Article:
A leftover from this weekend in case you missed it. Not only is this the best poll Trump’s had in weeks, it’s the second straight national poll where he’s reached as high as 27 percent — something he failed to do in the last eight surveys conducted before PPP’s release last week. At a bare minimum, in other words, he’s stopped the small slide he’d been on lately. If anything, he might be back on an upswing. I wonder if Ted Cruz’s own polling shows the same thing, which might explain why he was a tiny bit more aggressive last week in pushing the idea that he’s the only anti-establishmentarian in the field who’s actually done something to stand up to Washington.

Is Trumpmania here to stay?

Trump continues to be viewed as the most electable candidate in a general election. Thirty-five percent say Trump has the best chance of winning in November 2016, followed by Ben Carson (18 percent).

Carson, Trump, Rubio, and Fiorina are all viewed more favorably than unfavorably among Republican primary voters. At 62 percent, favorable views of Ben Carson are the highest of this group, only seven percent are unfavorable. Fifty-three percent have a favorable view of Donald Trump, and 50 percent have a positive assessment of Marco Rubio. While Trump’s unfavorable rating is more than twice that of either Rubio or Fiorina, many don’t have an opinion of the latter two candidates…

Ben Carson is also seen as the candidate who most cares about people like them. Fifty-six percent think he cares a lot, more than twice as many as say the same for Trump or Fiorina.

But Donald Trump is seen as the strongest leader: Eighty-four percent think Trump has strong qualities of leadership, compared to 72 percent for Carson and 60 percent for Fiorina.

Of the three “outsider” candidates, Republican voters have more confidence in Trump than in Carson or Fiorina on two crucial issues, illegal immigration and economic decisions. And for all the hype over how his position on the border is fueling his support, his margin over Carson is greater on the economy. Probably that’s an artifact of Trump’s reputation as a businessman, but some of it may be due to perceptions that he’d be a protectionist as president. This WaPo piece from August on the ground in Flint, Michigan before a Trump rally vividly captures expectations among blue-collar Republicans that President Trump will bring jobs back to America from overseas. No other top-tier Republican is doing anything to seriously compete with him on that score.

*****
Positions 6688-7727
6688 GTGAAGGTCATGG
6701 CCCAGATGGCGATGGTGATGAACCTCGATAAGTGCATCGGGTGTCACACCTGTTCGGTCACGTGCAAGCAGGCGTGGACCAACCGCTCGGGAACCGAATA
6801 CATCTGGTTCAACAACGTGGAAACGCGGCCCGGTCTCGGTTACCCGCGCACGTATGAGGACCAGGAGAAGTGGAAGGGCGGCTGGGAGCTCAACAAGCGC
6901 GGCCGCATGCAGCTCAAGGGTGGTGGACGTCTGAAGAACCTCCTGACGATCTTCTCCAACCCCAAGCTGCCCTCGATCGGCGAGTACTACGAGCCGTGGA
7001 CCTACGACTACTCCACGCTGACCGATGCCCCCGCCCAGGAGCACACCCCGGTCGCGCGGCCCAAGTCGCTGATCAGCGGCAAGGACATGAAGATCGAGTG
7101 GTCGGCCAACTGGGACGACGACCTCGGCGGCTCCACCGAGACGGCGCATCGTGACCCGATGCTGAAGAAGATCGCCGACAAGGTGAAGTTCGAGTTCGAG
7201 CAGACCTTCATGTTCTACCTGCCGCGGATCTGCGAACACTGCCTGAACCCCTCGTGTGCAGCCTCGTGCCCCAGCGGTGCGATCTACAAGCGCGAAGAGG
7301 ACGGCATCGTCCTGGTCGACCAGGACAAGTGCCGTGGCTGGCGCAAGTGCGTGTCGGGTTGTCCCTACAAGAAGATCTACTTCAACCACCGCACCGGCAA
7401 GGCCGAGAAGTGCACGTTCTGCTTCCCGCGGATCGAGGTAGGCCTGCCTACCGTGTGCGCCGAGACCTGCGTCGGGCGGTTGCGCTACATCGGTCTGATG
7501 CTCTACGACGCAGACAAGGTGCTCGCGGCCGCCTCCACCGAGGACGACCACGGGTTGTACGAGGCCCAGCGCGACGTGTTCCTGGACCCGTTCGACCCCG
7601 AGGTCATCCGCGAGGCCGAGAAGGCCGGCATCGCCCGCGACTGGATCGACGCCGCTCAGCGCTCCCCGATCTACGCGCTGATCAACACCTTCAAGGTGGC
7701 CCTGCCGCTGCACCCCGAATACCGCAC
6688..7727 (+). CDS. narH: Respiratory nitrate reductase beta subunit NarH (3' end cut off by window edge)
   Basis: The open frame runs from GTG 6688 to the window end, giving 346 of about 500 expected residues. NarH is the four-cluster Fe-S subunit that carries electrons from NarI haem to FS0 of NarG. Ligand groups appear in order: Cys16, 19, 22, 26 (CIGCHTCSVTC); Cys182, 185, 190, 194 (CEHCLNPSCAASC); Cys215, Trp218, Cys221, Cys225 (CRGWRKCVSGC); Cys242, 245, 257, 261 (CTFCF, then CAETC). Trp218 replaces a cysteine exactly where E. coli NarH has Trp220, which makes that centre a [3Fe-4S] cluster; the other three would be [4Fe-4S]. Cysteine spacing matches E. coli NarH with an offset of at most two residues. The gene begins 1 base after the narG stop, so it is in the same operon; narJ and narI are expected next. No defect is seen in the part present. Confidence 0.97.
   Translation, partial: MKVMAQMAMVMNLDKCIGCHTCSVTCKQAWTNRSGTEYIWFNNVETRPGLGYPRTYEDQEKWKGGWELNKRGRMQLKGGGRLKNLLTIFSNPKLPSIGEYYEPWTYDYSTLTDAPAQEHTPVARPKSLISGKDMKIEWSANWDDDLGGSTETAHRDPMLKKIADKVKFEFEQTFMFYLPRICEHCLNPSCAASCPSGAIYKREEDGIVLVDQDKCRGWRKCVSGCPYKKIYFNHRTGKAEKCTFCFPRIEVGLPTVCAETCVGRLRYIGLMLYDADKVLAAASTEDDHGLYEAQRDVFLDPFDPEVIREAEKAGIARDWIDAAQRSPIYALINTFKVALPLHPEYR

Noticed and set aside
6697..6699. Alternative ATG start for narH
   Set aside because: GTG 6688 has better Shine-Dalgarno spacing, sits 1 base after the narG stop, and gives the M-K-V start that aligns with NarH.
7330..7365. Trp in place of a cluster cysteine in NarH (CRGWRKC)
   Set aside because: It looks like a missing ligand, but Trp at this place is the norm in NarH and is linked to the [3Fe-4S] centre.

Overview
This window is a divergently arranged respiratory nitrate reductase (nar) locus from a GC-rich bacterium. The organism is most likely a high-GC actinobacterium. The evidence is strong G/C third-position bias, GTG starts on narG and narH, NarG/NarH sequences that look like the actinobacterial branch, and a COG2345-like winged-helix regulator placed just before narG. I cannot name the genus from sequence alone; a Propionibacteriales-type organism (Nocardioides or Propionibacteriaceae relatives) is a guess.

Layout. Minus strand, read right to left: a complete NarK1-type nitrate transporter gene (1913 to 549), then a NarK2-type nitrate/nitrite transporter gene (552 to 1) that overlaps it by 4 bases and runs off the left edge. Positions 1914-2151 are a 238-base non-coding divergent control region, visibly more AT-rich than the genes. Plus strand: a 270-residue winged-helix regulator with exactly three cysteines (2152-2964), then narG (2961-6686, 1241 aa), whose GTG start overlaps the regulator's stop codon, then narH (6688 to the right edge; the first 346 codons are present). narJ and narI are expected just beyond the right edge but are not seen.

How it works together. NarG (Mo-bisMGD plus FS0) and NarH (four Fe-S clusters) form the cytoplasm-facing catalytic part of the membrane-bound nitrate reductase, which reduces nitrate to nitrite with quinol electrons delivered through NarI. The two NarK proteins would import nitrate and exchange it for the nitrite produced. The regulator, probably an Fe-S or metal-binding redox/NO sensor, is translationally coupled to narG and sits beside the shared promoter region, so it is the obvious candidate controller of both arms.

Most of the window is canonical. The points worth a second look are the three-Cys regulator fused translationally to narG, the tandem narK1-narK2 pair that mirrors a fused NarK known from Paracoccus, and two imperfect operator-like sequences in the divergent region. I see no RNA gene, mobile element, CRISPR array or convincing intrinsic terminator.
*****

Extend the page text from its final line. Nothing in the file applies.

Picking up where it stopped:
This is a good poll for Ted Cruz too, just the second time since August that he’s touched as high as nine percent in a national survey, but it reiterates the fact that Cruz will have to outmaneuver not just Trump but Carson. It’s Carson, not Cruz, who’s “far ahead of any other candidate” when Trump voters are asked who their second choice for president is. (CBS doesn’t provide a number.) This isn’t the first poll to show Carson picking up the lion’s share of Trump’s voters if he were to drop out, either. The silver lining for Cruz fans in that is the fact that Trump voters are obviously willing to move towards a solid conservative like Carson if their first choice is unavailable. Some poll-watchers have questioned whether Trump’s coalition, which includes plenty of moderates, would be willing to consider a righty as their fallback option. The answer clearly is yes. The problem for Cruz is that those voters may demand a true Washington outsider as an alternative to Trump, which Cruz, for all of his Beltway-bashing red meat, is not. Somehow he needs both Trump and Carson to fade to clear a path for him — and Carson’s held a surprisingly steady second place at 18-20 percent behind Trump for around two months now.

As for Rubio, this is tied for his worst number in a national poll since the second GOP debate. Contrary to what Slate would have you believe, though, there is some Rubio momentum in the race overall — not a ton, but a meaningful amount. Go back and compare his numbers to Jeb Bush’s in various national polls since September 23rd, a week after the second debate. Before then, Rubio reliably trailed Jeb, sometimes narrowly, sometimes by six points or more. Since then, he’s led Bush in every national poll conducted. It’s true that he’s not competitive with Trump yet, but he doesn’t really need to be. He needs to outpoll Jeb, consistently enough that some of Bush’s donors start to waver and Rubio passes him in the contest to become the great establishment hope. Cruz is the better fundraiser so far, but Rubio stands to hit the jackpot if and when Jeb drops out — and unlike Cruz, Rubio doesn’t have Carson ahead of him in his lane of the primary.

Exit question: It sure does seem shady that Marco Rubio, Trump’s new nemesis, has gone from talking about “sunlight” in campaign finance to having a nonprofit with secret donors bankrolling ads on his behalf in the early states. How come Trump, who’s been noting for months how the professional pols in the race are all bought and sold by rich contributors, isn’t hammering him on that?